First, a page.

# Choosing Minkowski metric in Feyncalc

This is related to the Mathematica package FeynCalc.

Is there a way to simplify the metric? I mean in the sense that when I evaluate something and I get a long expression involving lots of $$g^{12}$$ and other off diagonal entries, is there a way to let Mathematica know that I work in a flat space so that these off diagonal entries should be set to zero?

An example:

Tr[GA[1].GA[2].DiracSlash[k].DiracSlash[p]]


gives

$$\mathrm{Tr}[\gamma^1\gamma^2\not{k}\not{p}] = 4(g^{12}k\cdot p+k^2p^1-k^1p^2)$$

where the indices might or might not be indices or powers. I don't know how to interpret that. I can only reside to dimension counting to guess which is which in larger expressions.

• FeynCalc is actually not intended for working with explicit components of metric tensors and 4-vectors (unless you very well understand what you are doing), so whenever you get a result that contains such explicit components I would expect that there was a mistake in the input. It would be therefore very helpful if you could post the smallest working example of your code that leads to this kind of result.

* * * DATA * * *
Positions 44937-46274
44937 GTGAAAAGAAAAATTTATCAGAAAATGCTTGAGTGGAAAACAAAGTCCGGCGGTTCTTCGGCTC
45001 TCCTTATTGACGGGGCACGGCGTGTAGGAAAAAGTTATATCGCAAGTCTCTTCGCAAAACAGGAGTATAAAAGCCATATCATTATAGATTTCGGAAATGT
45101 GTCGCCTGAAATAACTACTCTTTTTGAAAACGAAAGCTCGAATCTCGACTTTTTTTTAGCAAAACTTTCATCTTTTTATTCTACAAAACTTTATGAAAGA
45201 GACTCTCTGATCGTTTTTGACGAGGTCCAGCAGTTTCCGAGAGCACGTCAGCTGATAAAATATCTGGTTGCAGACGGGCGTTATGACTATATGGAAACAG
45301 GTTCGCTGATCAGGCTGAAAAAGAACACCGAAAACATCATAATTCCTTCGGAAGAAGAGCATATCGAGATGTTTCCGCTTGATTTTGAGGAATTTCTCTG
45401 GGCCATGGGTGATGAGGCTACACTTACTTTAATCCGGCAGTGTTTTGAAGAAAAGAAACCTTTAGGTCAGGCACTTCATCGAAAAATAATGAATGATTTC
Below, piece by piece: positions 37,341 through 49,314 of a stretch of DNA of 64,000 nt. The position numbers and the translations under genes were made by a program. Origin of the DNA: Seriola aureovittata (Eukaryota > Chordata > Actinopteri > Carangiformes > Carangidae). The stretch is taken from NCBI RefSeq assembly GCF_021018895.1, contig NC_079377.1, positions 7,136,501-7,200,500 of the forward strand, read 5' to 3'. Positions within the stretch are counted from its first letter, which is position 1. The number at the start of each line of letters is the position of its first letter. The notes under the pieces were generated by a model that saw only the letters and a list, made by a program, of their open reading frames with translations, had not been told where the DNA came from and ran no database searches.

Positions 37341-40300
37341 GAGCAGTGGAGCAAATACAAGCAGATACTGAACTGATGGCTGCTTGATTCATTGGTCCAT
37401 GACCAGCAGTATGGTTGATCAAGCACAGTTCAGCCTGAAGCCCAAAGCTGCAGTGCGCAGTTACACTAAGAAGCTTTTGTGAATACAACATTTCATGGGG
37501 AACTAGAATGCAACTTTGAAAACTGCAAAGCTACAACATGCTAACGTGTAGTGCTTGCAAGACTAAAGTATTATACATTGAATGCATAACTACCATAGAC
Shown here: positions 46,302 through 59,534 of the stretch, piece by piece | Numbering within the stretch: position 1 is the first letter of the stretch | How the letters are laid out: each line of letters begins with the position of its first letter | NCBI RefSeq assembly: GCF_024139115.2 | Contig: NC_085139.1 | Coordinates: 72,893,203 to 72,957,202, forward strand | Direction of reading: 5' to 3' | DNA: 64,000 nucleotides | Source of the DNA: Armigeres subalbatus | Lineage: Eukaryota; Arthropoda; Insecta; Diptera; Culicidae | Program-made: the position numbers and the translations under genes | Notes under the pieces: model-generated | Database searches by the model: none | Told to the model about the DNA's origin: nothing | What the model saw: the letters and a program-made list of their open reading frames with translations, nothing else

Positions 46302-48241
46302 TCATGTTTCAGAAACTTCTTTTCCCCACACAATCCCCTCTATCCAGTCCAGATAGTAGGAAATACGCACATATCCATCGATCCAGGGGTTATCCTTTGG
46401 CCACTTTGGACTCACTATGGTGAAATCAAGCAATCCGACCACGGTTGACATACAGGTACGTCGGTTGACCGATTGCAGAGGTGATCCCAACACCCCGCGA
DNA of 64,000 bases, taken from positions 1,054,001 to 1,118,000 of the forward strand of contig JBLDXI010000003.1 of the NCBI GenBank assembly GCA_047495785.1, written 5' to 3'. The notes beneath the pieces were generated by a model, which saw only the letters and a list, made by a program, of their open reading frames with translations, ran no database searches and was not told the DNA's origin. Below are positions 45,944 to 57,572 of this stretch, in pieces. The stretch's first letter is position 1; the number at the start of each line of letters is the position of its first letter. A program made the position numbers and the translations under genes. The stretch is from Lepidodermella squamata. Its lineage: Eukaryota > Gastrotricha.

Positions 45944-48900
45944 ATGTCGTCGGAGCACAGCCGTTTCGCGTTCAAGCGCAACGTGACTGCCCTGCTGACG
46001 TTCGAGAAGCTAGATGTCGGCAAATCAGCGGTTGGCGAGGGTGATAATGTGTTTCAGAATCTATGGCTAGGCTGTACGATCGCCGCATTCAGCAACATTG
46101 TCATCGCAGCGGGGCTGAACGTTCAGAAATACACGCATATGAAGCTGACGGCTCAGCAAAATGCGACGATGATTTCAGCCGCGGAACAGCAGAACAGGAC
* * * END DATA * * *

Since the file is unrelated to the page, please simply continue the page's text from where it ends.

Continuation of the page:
– vsht
Oct 12, 2015 at 13:28
• @vsht OK I'll update the question. Oct 12, 2015 at 13:43
• So with GA[1] and GA[2] you really mean particular Dirac matrices $$\gamma^1$$ and $$\gamma^2$$ right?
– vsht
Oct 12, 2015 at 13:58
• Yes that is correct. Oct 12, 2015 at 13:59

In principle, you can set the explicit values of the metric tensor by hand, e.g.

Inner[Set, Table[FCI@MT[i, j], {i, 0, 3}, {j, 0, 3}], {{1, 0, 0,0}, {0, -1, 0, 0}, {0, 0, -1, 0}, {0, 0, 0, -1}}];


Then

Tr[GA[1].GA[2].DiracSlash[k].DiracSlash[p]]


returns only

$$4 (k^2 p^1 - k^1 p^2)$$

But since this is not the usual way FeynCalc is meant to be used, do not be surprised that for explicit indices many simplifications are simply not implemented.

• Thanks for your answer. I think I wont touch anything. It's perhaps best if I rewrite my expressions in a more general form and simplify as much as I can by hand before plugging into FeynCalc. Oct 12, 2015 at 14:24